MEDIA RELEASE: Institute for Competitiveness & Prosperity Report Overlooks Sudbury’s World-Class Mining Clusters

Sudbury is the Silicon Valley of underground mining research

Nickel Belt – (July 6, 2016): The Toronto-based Institute for Competitiveness & Prosperity recently issued a report titled “Clusters in Ontario: Creating an ecosystem for prosperity” that, in the opinion of industry experts, overlooks Sudbury’s vibrant mining clusters.

Industrial clusters are interrelated businesses in compact geographical regions that are supported by educational, research and government institutions which enhance economic growth, prosperity and innovation through value-added manufacturing and internal/external exports.

Marc Serré, Nickel Belt MP and a member of The National Standing Committee on Natural Resources says, “Sudbury’s dynamic mining clusters are a globally unique concentration of Canadian hard-rock expertise and innovation, unique in North America and found in very few other cities around the world. My fear is that federal and provincial policy experts and politicians will read this report and assume any requests for multi-million dollar strategic investments for Sudbury to further enhance educational or research aspects would not be warranted.”

Sudbury’s well established world-class mining clusters employ approximately:

• 5,630 people in nine underground mines, two mills, two smelters and one nickel refinery – the largest concentration of mineral sector activity in North America;

• 13,500 people in 300 local mining supply and service sector business, and throughout northern Ontario, about 500 companies employ 23, 000 – on average this sector generates approximately $4 billion in sales in the Sudbury Basin and $5 billion throughout northern Ontario;

• 400 people in mineral sector education – Laurentian University, Cambrian College and College Boreal – and research in such well regarded institutes like the Centre for Mining Excellence (CEMI), NORCAT, Vale Living With Lakes Centre, Mirarco Mining Innovation, and Laurentian Earth Science’s Mineral Exploration Research Centre (MERC), just to name a few;

• 250 people work at the Ontario Ministry of Northern Development and Mines, the Ontario Geological Survey and other ministry offices with a mining focus. About one-third of the province’s mineral production takes place in the Sudbury Basin. Former Premier David Peterson saw the wisdom of relocating and concentrating government-related mining activities in Sudbury in order to enhance the growing global reputation of Sudbury’s status as a “Silicon Valley of hard-rock mining”.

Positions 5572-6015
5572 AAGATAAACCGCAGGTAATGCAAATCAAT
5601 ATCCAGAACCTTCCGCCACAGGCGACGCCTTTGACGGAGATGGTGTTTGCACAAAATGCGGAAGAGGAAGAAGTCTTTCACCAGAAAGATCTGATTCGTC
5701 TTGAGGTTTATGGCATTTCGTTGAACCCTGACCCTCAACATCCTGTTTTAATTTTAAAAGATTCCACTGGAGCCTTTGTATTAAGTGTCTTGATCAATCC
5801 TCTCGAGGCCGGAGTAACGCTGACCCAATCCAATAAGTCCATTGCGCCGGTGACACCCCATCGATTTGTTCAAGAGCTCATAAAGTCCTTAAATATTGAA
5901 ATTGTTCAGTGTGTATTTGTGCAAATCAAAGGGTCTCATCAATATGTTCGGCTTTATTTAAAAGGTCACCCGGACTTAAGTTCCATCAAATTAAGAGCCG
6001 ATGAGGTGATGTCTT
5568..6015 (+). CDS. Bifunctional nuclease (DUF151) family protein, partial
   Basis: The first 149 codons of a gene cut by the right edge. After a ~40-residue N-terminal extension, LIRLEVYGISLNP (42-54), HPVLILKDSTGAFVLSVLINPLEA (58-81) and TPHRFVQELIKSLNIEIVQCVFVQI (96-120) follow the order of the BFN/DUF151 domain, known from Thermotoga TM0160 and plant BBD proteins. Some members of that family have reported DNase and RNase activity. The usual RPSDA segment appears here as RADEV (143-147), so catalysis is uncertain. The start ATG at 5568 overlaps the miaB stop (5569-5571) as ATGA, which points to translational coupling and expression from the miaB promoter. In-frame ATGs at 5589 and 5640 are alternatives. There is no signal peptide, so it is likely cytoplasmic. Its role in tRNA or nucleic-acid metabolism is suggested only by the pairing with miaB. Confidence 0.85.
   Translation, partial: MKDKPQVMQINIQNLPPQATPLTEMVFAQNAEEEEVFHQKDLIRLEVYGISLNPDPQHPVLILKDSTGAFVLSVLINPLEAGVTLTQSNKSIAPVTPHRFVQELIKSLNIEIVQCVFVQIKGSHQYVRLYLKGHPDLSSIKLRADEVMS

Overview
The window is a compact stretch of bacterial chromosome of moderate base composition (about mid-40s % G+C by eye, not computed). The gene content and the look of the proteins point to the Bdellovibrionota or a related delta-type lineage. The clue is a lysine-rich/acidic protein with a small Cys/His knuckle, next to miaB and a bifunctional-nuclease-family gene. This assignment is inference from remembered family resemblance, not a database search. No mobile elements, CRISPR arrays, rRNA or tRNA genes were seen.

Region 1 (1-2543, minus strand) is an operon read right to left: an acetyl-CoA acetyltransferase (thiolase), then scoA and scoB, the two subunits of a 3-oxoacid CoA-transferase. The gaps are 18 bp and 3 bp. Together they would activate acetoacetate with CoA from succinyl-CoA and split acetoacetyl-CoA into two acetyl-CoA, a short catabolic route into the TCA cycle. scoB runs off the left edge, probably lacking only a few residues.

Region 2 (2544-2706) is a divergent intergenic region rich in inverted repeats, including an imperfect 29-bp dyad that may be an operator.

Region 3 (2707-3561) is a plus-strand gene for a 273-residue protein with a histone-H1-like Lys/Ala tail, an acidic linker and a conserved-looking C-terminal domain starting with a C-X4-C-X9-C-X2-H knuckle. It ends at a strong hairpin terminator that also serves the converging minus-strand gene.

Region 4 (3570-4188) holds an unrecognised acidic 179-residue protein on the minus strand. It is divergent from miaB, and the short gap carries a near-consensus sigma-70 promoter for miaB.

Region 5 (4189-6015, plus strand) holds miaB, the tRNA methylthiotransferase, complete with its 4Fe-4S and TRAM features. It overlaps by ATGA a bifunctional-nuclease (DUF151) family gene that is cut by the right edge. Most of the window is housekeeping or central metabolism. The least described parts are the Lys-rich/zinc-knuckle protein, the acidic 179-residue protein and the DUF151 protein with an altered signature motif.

Dick DeStefano, Executive Director of the Sudbury Area Mining Supply and Service Association says, “I am very dismayed at the research that the authors of this study conducted. In total, the Sudbury mining clusters alone employ over 19,780 people during a downturn in the commodity cycle who work in high-paying jobs, a growing number that export their products and expertise globally.”

The Sudbury Basin has been in production for slightly over 130 years and is the richest mining district in North America. Its unique polymetallic ore-bodies not only produce nickel, but copper, cobalt, gold, silver, sulfuric acid and platinum group metals (PGMs). It is the third largest producer of PGMs in the world after South Africa and Russia and a significant producer of cobalt a strategic metal vital for the production of batteries for electric vehicles.

Currently, Vale operates six mines – the Copper Cliff, Stobie, Garson, Coleman, Totten and the over hundred-year old Creighton – along with the Clarabell mill, Copper Cliff smelter and nickel refinery.

Glencore Sudbury Integrated Nickel Operations operates two mines – Nickel Rim South and Fraser – as well as the Strathcona mill and the Sudbury smelter in the town of Falconbridge, while KGHM International mines the Morrison deposit through Glencore’s former Craig mine which is currently not in production.

Dr. Bruce Jago, P. Geo, the Executive Director of the Laurentian Goodman School of Mines says, “The enormous amount of mining and environmental and earth science related research in the Sudbury region – both private sector and government funded – has established the community as a global “Silicon Valley of hard-rock mining”. By any measure used by the internationally respected Harvard Professor Michael Porter – the “Godfather” of clusters – Sudbury is an extraordinary and thriving resource cluster.”

All companies have potential new deposits that may be brought into production pending on current international metal prices while junior explorers, Wallbridge Mining Company Limited and Transition Metals Corp., continue to look for promising deposits. The community has garnered significant international acclaim for its extensive land restoration activities – planting over nine million trees over the past few decades and reducing sulpher dioxide emissions by over 95% from 1970 levels.

Marc Serré says, “Most mining geologists confirm that the extraordinary geology of the Sudbury Basin will still be producing minerals and exporting their mineral sector expertise for many, many decades to come. In my view, the authors at the Institute of Competitiveness & Prosperity should strongly consider publishing an addendum highlighting the extraordinary uniqueness of the Sudbury mining clusters.”


Media Contacts:

Janik Guy
Special Assistant
Marc Serré MP Nickel Belt

Dick DeStefano
Executive Director, Sudbury Area Mining Supply and Services Association
Sudbury, Ontario

Dr. Bruce C. Jago, P.Geo
Founding Executive Director
Goodman School of Mines, Laurentian University
705-675-1151 ext. 7227

Stan Sudol
Mining Policy Analyst
Publisher/Editor –
Toronto, Ontario